The Japanese government is planning to carry out a rather interesting project to deter Internet users in the country from downloading content through file-sharing sites.
While the US government is actively clamping down on such sites following the closure of Megaupload, which has seen a number of sites scramble to make changes, file sharing has been illegal in Japan since 2010, as tech blog Asiajin explains.
A government notice [Japanese] explains that, in conjunction with NTT DoCoMo and a number of government agencies, authorities will release a series of files that are made to look like a popular drama show on local sharing-sites, including Winny and Share, a Japanese peer-to-peer (P2P) freeware application.
Unsuspecting users that download the files, which will be out January 23-29, are in for a shock however. On opening the content, they will get an alert which reminds them that both uploading and downloading copyrighted content are illegal activities in Japan.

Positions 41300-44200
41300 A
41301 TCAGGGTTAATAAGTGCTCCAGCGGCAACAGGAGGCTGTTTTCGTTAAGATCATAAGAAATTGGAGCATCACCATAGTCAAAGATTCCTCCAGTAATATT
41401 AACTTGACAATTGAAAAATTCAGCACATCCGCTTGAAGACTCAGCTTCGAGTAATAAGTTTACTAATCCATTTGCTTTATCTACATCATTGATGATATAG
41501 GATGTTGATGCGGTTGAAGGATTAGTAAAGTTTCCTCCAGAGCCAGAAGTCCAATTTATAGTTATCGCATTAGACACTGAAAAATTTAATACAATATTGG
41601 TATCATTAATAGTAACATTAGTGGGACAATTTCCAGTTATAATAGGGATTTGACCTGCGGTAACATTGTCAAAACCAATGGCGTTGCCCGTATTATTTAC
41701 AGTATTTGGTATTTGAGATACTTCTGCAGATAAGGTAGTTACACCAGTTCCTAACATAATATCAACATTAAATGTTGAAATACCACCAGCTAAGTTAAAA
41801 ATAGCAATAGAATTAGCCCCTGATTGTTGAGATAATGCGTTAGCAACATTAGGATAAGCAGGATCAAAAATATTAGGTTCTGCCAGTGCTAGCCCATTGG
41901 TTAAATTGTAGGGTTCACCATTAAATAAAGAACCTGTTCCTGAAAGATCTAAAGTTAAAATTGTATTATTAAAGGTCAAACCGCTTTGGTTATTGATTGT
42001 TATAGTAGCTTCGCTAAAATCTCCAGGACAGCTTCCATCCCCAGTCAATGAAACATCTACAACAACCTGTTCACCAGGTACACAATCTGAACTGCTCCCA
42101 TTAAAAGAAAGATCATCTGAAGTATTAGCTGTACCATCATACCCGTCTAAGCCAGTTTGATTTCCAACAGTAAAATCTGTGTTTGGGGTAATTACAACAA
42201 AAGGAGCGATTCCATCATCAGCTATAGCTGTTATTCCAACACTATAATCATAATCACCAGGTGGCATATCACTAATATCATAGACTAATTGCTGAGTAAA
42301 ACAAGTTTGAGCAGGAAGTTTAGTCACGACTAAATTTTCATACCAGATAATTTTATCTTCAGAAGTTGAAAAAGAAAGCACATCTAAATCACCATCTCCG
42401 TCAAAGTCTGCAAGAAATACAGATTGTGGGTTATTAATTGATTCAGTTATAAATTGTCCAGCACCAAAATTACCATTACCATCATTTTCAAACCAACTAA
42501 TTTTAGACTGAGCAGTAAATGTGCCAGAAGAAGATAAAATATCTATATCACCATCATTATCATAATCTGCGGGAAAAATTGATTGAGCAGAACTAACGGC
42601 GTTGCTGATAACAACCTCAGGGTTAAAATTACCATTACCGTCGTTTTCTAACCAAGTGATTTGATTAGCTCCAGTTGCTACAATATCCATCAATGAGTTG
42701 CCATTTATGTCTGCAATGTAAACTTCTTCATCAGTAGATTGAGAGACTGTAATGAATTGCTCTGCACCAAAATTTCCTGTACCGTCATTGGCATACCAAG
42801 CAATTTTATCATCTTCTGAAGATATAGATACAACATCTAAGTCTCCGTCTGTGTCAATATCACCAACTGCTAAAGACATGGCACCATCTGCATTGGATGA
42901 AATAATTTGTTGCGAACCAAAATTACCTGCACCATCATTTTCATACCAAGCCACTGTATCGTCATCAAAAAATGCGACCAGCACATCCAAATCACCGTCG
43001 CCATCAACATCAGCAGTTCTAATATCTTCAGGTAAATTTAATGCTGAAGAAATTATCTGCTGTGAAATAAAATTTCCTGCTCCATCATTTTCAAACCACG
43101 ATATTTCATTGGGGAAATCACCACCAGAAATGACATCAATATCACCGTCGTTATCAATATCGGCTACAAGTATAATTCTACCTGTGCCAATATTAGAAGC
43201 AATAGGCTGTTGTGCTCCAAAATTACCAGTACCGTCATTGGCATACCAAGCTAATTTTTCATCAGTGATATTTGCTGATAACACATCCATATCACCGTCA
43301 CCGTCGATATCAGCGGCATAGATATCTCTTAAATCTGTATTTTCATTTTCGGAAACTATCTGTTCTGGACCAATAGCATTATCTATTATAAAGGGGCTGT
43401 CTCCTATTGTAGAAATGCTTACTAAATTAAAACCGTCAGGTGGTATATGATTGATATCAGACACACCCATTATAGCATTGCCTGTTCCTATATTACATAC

The experiment will trace those who download the files, although it remains to be seen if any downloaders will be prosecuted in a honey-trap, or sting-type operation.
The prospect of getting a note from the government after downloading what you think is a TV drama might well scare a number of people and it is certainly a unique way of raising awareness around the subject.
Would such a message stop you from downloading content, or would you carry on regardless of the government’s efforts?